Wilson looking to second half breakout for UMass Lowell

By Richard Murray

Scott Wilson - UMass Lowell

Photo: UMass Lowell forward and Pittsburgh Penguins prospect Scott Wilson started slowly in 2012-13 but has been producing for the River Hawks in more recent games (courtesy of UMass Lowell Athletics)

After taking home the Hockey East Rookie of the Year award last season, Scott Wilson is looking to take his game to the next level for UMass Lowell in the second half of the collegiate schedule.

Wilson, now a sophomore, was over a point-per-game player last season; in 37 games played, Wilson registered 16 goals and 22 assists. This season, Wilson has 12 points through the River Hawks first 14 games, including 11 points (2G, 9A) in his last six games. Last season Wilson went on a tear in the second half, and his teammates will be looking for that again as they head into the stretch run and Hockey East tournament.

“His first half  [last season] was okay, but in the second half he came on very strong,” UMass Lowell coach Norm Bazin said. “We were certainly very happy that he was one of the guys making an impact for us like he did. Scott has to put back-to-back good seasons together now, and I think he is lining himself up [for a second half surge].”

Wilson, a Pittsburgh Penguins prospect, had to get acclimated to the level of play and speed of the college game last year, and once he did that, it showed in his second half performance. Another thing that helped him succeed was the development of his shot.

“One of the biggest things for me was last year was that it took me a lot longer to get my shot off,” Wilson said. “I worked on it for weeks, and I was eventually able to get my shot off a lot faster. Having that quicker release has helped me score more. Even if the puck doesn’t go in, I can create a rebound, which is still going to help the team.”

Like many college players, Wilson took a year to develop his skills and body before heading to the NCAA. It is very rare that a true freshman can come in and make a big impact right away, so for Wilson, being able to get some extra experience and playing time helped him get ready for the collegiate game.

“I played over two seasons of juniors (OJHL) before I came to UMass Lowell, so it was my second year of eligibility at the NCAA level. Being able to have that experience before entering college really helped me be able to come in here right away and produce,” Wilson said.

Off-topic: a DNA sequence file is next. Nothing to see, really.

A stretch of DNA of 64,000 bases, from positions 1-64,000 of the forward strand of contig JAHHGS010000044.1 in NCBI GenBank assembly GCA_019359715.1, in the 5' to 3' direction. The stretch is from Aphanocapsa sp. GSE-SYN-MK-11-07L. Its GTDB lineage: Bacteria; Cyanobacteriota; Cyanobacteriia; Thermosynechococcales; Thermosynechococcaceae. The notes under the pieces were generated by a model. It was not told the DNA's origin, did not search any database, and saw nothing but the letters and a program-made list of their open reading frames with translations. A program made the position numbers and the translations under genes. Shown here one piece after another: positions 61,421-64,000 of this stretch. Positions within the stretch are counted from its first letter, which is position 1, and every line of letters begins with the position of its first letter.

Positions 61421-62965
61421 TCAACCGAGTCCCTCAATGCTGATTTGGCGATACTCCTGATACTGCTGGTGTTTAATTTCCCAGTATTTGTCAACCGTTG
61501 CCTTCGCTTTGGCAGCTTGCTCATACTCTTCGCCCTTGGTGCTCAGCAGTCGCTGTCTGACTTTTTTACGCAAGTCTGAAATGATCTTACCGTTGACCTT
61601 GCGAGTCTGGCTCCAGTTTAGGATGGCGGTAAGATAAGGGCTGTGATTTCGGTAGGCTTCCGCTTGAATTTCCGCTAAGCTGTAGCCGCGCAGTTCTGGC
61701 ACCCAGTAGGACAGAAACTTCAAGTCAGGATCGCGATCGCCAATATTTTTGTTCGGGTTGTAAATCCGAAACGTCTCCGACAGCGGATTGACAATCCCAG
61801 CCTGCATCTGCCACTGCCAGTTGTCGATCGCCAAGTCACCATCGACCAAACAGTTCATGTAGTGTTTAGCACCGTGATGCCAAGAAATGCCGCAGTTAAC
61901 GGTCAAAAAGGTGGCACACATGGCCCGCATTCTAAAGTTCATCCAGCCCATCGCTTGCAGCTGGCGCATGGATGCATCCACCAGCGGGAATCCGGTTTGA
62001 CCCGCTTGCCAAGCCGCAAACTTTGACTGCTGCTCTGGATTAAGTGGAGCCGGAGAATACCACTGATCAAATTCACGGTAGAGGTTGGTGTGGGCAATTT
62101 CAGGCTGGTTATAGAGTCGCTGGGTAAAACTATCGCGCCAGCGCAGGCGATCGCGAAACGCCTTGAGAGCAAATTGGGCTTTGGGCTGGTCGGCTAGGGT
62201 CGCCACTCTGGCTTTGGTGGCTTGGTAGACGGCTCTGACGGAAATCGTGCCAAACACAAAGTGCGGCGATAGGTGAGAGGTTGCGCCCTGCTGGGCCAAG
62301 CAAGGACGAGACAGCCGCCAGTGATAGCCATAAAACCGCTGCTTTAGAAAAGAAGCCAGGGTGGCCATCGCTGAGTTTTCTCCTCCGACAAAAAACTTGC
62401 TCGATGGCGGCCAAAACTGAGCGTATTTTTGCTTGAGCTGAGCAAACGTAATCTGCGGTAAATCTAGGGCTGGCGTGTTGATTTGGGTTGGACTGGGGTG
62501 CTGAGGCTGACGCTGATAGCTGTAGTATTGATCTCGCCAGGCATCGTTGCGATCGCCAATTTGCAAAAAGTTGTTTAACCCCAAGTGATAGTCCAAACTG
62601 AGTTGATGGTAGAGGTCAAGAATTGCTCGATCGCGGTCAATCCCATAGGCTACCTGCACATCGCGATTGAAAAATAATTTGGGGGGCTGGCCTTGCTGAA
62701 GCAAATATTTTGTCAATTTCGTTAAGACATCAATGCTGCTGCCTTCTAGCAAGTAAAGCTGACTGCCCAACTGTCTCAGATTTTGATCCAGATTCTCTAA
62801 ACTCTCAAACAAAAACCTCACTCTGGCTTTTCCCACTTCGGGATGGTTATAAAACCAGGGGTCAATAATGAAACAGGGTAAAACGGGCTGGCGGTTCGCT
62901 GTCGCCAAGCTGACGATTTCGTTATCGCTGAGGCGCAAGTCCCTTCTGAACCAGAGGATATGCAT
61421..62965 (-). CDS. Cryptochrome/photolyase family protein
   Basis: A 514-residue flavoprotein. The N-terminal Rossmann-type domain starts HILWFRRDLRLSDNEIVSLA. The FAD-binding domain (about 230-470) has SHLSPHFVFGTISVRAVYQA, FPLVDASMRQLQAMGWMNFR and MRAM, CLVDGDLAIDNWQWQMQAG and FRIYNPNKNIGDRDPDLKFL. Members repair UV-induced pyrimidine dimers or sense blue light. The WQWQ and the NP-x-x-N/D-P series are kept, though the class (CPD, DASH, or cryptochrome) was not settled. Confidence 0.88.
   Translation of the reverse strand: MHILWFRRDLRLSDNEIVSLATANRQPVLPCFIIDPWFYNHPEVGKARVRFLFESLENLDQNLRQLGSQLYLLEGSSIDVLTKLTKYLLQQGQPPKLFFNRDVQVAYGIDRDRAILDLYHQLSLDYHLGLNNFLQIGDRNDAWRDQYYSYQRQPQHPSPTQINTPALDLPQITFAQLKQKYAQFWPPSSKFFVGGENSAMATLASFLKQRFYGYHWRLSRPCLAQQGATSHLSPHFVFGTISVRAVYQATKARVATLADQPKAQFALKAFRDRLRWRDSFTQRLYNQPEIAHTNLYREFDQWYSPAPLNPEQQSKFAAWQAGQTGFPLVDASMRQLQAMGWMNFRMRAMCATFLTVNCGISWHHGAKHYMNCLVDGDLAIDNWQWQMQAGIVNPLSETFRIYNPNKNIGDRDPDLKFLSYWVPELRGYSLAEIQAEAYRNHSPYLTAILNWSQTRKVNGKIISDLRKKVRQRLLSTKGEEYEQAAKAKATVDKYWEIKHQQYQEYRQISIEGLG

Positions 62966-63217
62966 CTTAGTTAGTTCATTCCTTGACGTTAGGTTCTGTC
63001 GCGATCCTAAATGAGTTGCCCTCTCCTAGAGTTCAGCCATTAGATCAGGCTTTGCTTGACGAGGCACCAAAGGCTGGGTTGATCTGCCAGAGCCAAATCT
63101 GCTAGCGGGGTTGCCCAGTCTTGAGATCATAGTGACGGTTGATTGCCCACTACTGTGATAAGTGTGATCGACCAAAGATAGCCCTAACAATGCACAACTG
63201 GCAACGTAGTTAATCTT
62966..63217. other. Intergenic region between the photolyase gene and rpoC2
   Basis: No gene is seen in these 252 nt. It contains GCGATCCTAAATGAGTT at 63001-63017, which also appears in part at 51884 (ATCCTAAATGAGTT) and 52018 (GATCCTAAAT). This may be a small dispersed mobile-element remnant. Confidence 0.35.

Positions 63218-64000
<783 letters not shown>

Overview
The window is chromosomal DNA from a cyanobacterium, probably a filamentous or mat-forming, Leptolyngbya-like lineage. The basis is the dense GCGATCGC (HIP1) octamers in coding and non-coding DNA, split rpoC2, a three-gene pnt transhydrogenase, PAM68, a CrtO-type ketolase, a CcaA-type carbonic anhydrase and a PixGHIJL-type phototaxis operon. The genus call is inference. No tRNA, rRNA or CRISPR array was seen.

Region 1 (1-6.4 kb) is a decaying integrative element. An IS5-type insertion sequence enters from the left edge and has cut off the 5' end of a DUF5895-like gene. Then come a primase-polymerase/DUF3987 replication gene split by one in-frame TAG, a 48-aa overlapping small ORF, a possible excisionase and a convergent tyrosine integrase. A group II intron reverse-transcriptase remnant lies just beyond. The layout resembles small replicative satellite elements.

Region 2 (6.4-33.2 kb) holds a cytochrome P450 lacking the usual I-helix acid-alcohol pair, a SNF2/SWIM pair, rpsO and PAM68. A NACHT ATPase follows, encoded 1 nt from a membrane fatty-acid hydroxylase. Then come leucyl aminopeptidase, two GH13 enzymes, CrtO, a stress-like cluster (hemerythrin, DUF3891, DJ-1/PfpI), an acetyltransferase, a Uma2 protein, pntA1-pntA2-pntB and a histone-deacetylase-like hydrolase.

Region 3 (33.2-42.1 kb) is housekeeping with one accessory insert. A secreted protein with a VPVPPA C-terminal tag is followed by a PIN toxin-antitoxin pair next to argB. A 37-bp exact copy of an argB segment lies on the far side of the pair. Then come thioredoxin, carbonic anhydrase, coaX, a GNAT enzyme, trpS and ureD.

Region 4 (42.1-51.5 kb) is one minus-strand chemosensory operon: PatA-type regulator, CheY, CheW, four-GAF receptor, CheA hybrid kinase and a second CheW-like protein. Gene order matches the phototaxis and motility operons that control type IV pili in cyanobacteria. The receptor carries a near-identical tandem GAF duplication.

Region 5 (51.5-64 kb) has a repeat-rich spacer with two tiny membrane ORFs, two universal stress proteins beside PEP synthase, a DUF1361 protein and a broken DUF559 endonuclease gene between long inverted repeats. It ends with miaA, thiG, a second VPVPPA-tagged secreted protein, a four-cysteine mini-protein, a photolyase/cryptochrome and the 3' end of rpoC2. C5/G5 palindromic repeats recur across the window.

As the Pro Ambitions Rookie of the Year last season, Wilson is in a lot of good company since many past winners have gone on to the NHL. Some of the past winners included Charlie Coyle, Colin Wilson, Teddy Purcell, Jimmy Howard, Brian Gionta, Paul Kariya, and Brian Leetch, to name a few.

“Last year there were a lot of great rookies, so with all of them producing the way they did just pushed me that much more,” Wilson said. “It was a great honor, and to see a lot of players who have gone on to have successful careers after winning the award just makes it that much more inspiring.”

Although Wilson has already had a lot of success in Hockey East, he still has a lot of work to do if he wants to be successful at the next level upon his graduation.

“Scott has to work on his consistency, and his play away from the puck,” Bazin said. “Those are two things that every player has to improve on if they want to have a good career at the next level. [You can also see other facets of his game coming along like] how he is managing the puck more [effectively] than he did last season.”

There is no question that Wilson has the offensive abilities to be a successful scorer, but there is much more to his game beyond the offensive numbers. The 6-foot forward does not shy away from taking the body as his effectiveness falls off if he doesn’t bring his physicality.

“It is necessary for Scott to be physical the way he is for his game to be successful,” Bazin said. “When he isn’t physical he isn’t as effective, and I think that is something he has come to learn.”

Wilson has tried to model his own game around Columbus Blue Jackets forward Brandon Dubinsky, who plays a gritty style of game, but also possesses the offensive abilities to be a threat in the offensive zone.

“I like to play a hard-nosed kind of game with some added scoring, so I have tried to model my game after Dubinsky,” Wilson said. “He is really just that hard-nosed guy that works really hard for his points, and I like to get into the grittiness like he does.”

As long as Wilson’s physicality remains high for the River Hawks, look for him to make a big splash down the stretch.

Follow Richard Murray on twitter via: @Richie_Murray